from Follow the Money

The Washington Post really doesn’t like Social Security …

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Budget, Debt, and Deficits

Best I can tell, Social Security is in the best financial shape of any federal program.  It is in far better future shape than Medicare.   And it is in way better shape than the portion of the government that isn’t financed by the payroll tax.   That part of the government has a $434 billion deficit.   Social Security, by contrast, has a $185b cash flow surplus

Social Security’s revenues exceed its expenditures – and will continue to do so for several years.  Its financial assets are growing – they will top $2 trillion at the end of this year.   Sure, it will need to draw on the interest on those assets in about ten year -- and a few after that, it will need to tap the principal as well.  But wasn't that the point of building up the Social Security system’s assets?   

Consequently, I don’t see why 2017 is a date that causes the social security system any trouble – no matter what Lori Montgomery and Nell Henderson write in the Post

“Social Security surplus will begin to shrink in 2009, as the baby boomers start to retire. It is it estimated that the fund will dry up completely in 2017”

The Social Security trust fund won’t dry up in 2017, according to any projection.   Or even 2018 or that matter.  That is when the CBO now projects Social Security benefits will first exceed payroll tax revenues (spreadsheet here). In 2018, Social Security will have to use the interest on its assets to cover its projected benefits.  No big deal.

Dean Baker has more. 

2018 is – by contrast – a date that could cause the rest of the government a bit of trouble.  That is when the rest of the government has to stop borrowing from the Social Security system and -- shockingly -- start repaying the Social Security system.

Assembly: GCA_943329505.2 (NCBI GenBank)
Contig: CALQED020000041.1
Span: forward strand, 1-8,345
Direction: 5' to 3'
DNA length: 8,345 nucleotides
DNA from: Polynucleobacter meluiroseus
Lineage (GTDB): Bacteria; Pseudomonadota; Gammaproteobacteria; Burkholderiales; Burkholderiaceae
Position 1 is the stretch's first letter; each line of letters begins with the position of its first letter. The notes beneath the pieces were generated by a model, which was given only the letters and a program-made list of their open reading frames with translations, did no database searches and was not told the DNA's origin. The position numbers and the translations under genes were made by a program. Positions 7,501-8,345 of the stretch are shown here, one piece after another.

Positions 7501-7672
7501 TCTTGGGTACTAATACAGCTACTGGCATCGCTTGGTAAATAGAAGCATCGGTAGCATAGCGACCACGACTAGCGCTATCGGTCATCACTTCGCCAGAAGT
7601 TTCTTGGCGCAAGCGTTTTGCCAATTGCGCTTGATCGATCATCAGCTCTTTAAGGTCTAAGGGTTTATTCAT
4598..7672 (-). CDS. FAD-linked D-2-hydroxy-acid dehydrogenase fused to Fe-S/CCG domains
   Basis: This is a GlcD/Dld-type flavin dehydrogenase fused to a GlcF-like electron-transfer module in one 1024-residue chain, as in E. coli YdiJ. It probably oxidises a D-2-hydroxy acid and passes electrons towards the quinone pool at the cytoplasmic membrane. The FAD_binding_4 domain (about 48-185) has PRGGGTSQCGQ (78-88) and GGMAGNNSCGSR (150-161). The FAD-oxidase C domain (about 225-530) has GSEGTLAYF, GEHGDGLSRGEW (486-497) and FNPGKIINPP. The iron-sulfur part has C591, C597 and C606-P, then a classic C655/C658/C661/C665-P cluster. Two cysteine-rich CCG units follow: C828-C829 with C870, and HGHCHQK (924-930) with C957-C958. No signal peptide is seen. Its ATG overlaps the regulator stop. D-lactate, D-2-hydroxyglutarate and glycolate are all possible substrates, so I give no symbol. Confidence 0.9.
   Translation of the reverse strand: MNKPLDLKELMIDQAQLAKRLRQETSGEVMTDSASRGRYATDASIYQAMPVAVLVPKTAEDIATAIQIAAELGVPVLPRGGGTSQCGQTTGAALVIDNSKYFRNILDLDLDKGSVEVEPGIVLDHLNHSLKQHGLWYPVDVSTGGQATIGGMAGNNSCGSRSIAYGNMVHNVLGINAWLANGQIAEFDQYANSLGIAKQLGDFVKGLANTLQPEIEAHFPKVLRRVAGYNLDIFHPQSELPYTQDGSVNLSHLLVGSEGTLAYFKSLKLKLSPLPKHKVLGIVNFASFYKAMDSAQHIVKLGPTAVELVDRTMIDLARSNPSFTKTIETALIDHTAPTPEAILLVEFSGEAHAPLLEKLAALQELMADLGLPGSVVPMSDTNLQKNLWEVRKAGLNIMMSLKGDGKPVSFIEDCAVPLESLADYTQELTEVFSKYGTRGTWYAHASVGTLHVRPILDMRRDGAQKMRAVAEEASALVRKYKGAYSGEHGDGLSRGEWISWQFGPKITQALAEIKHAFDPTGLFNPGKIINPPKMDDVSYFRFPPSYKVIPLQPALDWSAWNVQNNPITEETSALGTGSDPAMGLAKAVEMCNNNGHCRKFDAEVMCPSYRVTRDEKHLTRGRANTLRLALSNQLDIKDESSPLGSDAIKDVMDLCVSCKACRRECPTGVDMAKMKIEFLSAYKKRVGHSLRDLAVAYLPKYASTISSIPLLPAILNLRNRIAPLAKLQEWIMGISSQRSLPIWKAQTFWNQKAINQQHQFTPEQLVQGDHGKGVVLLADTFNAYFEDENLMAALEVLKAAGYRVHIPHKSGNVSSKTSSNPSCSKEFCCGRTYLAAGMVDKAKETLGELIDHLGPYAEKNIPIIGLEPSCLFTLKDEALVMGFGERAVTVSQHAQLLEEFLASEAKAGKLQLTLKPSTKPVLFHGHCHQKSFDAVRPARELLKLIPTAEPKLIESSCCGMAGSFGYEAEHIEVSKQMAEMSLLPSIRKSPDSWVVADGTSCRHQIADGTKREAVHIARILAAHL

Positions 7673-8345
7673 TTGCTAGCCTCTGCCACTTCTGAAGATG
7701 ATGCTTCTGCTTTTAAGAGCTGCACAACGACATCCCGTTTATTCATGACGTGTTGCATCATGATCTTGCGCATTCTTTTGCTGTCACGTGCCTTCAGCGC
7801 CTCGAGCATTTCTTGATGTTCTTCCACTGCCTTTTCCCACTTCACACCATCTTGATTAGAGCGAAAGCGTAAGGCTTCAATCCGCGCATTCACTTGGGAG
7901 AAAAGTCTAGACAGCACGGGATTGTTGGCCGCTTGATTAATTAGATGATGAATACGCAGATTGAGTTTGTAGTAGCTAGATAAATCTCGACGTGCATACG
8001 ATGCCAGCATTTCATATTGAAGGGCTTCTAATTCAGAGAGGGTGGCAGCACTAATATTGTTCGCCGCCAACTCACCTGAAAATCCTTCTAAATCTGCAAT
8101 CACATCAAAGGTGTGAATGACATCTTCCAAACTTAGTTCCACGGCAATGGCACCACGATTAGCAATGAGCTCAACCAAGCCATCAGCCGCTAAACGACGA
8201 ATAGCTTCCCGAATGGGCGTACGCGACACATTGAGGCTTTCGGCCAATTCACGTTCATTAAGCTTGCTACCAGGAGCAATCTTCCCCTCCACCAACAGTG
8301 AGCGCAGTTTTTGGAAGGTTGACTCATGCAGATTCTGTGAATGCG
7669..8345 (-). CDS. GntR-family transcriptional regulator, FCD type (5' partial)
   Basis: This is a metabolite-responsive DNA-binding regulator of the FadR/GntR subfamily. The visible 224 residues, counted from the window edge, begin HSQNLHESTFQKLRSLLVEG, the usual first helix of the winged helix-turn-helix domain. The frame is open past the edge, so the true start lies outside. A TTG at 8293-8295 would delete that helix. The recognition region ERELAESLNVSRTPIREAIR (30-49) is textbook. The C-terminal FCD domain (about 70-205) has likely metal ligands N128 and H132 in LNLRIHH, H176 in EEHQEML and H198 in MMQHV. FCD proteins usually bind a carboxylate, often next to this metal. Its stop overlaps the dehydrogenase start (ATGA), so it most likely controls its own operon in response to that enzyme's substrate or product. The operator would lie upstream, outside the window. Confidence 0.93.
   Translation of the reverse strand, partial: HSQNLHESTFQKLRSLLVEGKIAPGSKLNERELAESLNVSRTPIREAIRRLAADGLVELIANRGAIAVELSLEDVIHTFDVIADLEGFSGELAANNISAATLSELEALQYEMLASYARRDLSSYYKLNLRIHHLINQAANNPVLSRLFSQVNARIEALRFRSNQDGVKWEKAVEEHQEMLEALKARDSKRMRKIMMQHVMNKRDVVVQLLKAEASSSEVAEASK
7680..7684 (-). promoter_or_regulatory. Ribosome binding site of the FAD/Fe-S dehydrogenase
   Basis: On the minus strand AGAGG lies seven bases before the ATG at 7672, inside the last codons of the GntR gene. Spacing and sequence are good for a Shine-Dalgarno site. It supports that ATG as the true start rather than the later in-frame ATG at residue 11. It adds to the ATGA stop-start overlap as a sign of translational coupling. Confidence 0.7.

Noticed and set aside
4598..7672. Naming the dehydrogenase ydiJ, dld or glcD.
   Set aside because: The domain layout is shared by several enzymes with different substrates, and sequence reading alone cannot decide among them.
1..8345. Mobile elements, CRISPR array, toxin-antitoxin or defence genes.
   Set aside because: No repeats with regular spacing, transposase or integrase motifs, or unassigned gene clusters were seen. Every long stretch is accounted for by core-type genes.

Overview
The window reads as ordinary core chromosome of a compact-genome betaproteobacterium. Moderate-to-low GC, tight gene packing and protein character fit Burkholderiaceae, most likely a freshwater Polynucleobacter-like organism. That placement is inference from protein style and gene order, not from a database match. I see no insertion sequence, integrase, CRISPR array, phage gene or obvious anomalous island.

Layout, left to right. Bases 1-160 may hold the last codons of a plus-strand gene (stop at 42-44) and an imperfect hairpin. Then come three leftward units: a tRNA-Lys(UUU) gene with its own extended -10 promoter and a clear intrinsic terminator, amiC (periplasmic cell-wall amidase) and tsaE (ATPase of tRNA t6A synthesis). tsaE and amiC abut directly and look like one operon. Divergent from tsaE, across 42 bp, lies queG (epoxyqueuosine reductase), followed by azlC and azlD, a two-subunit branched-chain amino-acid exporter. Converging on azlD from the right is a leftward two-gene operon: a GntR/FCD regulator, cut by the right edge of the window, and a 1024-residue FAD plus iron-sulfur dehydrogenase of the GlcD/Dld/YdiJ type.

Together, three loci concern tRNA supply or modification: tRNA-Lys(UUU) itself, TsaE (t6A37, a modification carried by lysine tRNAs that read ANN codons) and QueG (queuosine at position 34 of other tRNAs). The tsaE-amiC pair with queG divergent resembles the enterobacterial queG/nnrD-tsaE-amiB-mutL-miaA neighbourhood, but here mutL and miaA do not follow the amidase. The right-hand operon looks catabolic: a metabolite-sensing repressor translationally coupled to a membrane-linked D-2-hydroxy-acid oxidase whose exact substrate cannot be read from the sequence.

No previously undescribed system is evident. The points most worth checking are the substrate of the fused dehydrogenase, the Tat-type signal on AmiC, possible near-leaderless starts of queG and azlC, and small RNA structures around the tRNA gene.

I usually note that the US fiscal deficit is financed by official investors about –  led by our friends over the People’s Bank of China and the Saudi Monetary Agency.    That actually is inaccurate.   The gap between the revenues of the government (excluding Social Security payroll tax revenues) and the government’s expenditure (including Social Security expenditure) is covered by financing from official investors both at home and abroad.   The Social Security trust fund now provides the rest of the US government with far more financing than the People’s Bank of China.

2018 is when that really changes.  From 2018 until 2040 (Trustees, see Figure II.D.4) or 2045 (CBO) or a bit longer, depending on what projection you prefer, the Social Security will be drawing on its accumulated assets. If official investors abroad cut the US off at the same time, the Treasury might be in for a rude shock. 

But the reason for that shock is simple: right now, the non-Social Security government doesn’t collect enough revenue to cover non-Social Security expenditures.

Thanks largely to the Bush Administration’s tax cuts, and that little war the US is engaged in over in the Middle East.   You know the one – the one that wasn’t going to cost the US anything

Sebastian Mallaby is a friend, even if I only occasionally agree with what he writes.  But I really don’t see how the Democrats unwillingness to gut the revenues (that is what partial privatization does) of a program that has a cash flow surplus, substantial assets and can pay all promised benefits til something like 2045 and perhaps longer and even after that can easily pay something like 2/3s of its promised benefits constitutes a fiscal crime at all comparable to a shift in the structural fiscal balance of the rest of the US government that occurred over the last six years.

Mallaby wrote

“Stretching just a little bit, Bush may slough off fiscal vandalism and emerge as the lesser of two budgetary evils. Consider: The Democrats have already slammed the door on Social Security reform and are now sorely tempted to propose congressional initiatives that aren't paid for."

That is stretching more than just a little. 

The structural shift in the fiscal deficit could easily be more than 3% of GDP.  From 2000 to 2006, the “on budget” balance – roughly a measure of the fiscal balance of the non-social security government -- went from a surplus of 0.9%  of GDP to a deficit of 3.3% of GDP, a swing over 4 percentage points.  (CBO data, including historical data)

That 4 percentage point change includes some cyclical component, but it is mostly structural.   

Those deficits are in the here and now.    They aren’t projections.   They won’t magically go away.   Not unless the US dramatically scales back its defense spending, which hardly seems like something the Washington Post oped page wants.   

The Social Security system’s future deficit by contrast is a projection, subject to uncertainty in both directions.  And even in the CBO’s baseline case, it is smaller in 2055 than the rest of the government’s deficit is today.   The CBO puts the 2055 Social Security deficit at about 1.5% of US GDP (spreadsheet here) – far smaller than the 3.3% current deficit in the non-Social Security part of the government.

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